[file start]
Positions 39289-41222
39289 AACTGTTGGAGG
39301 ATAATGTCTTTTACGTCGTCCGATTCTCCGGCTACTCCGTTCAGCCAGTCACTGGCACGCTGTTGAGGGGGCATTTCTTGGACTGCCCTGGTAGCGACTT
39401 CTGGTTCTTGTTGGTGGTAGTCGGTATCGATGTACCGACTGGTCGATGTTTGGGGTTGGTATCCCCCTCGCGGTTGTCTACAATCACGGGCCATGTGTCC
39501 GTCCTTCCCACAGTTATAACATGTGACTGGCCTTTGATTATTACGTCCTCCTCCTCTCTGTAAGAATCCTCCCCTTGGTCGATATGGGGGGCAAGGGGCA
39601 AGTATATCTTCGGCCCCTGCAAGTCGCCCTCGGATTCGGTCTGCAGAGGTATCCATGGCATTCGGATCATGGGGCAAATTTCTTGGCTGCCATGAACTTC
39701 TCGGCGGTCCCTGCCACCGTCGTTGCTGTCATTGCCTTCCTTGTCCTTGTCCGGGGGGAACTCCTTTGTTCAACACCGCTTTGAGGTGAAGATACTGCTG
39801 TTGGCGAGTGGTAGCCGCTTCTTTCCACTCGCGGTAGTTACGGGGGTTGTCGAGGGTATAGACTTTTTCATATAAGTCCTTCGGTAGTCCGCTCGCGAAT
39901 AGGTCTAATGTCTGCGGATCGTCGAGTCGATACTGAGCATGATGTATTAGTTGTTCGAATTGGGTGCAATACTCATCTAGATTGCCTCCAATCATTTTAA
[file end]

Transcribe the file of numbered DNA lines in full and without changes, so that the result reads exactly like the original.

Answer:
Positions 39289-41222
39289 AACTGTTGGAGG
39301 ATAATGTCTTTTACGTCGTCCGATTCTCCGGCTACTCCGTTCAGCCAGTCACTGGCACGCTGTTGAGGGGGCATTTCTTGGACTGCCCTGGTAGCGACTT
39401 CTGGTTCTTGTTGGTGGTAGTCGGTATCGATGTACCGACTGGTCGATGTTTGGGGTTGGTATCCCCCTCGCGGTTGTCTACAATCACGGGCCATGTGTCC
39501 GTCCTTCCCACAGTTATAACATGTGACTGGCCTTTGATTATTACGTCCTCCTCCTCTCTGTAAGAATCCTCCCCTTGGTCGATATGGGGGGCAAGGGGCA
39601 AGTATATCTTCGGCCCCTGCAAGTCGCCCTCGGATTCGGTCTGCAGAGGTATCCATGGCATTCGGATCATGGGGCAAATTTCTTGGCTGCCATGAACTTC
39701 TCGGCGGTCCCTGCCACCGTCGTTGCTGTCATTGCCTTCCTTGTCCTTGTCCGGGGGGAACTCCTTTGTTCAACACCGCTTTGAGGTGAAGATACTGCTG
39801 TTGGCGAGTGGTAGCCGCTTCTTTCCACTCGCGGTAGTTACGGGGGTTGTCGAGGGTATAGACTTTTTCATATAAGTCCTTCGGTAGTCCGCTCGCGAAT
39901 AGGTCTAATGTCTGCGGATCGTCGAGTCGATACTGAGCATGATGTATTAGTTGTTCGAATTGGGTGCAATACTCATCTAGATTGCCTCCAATCATTTTAA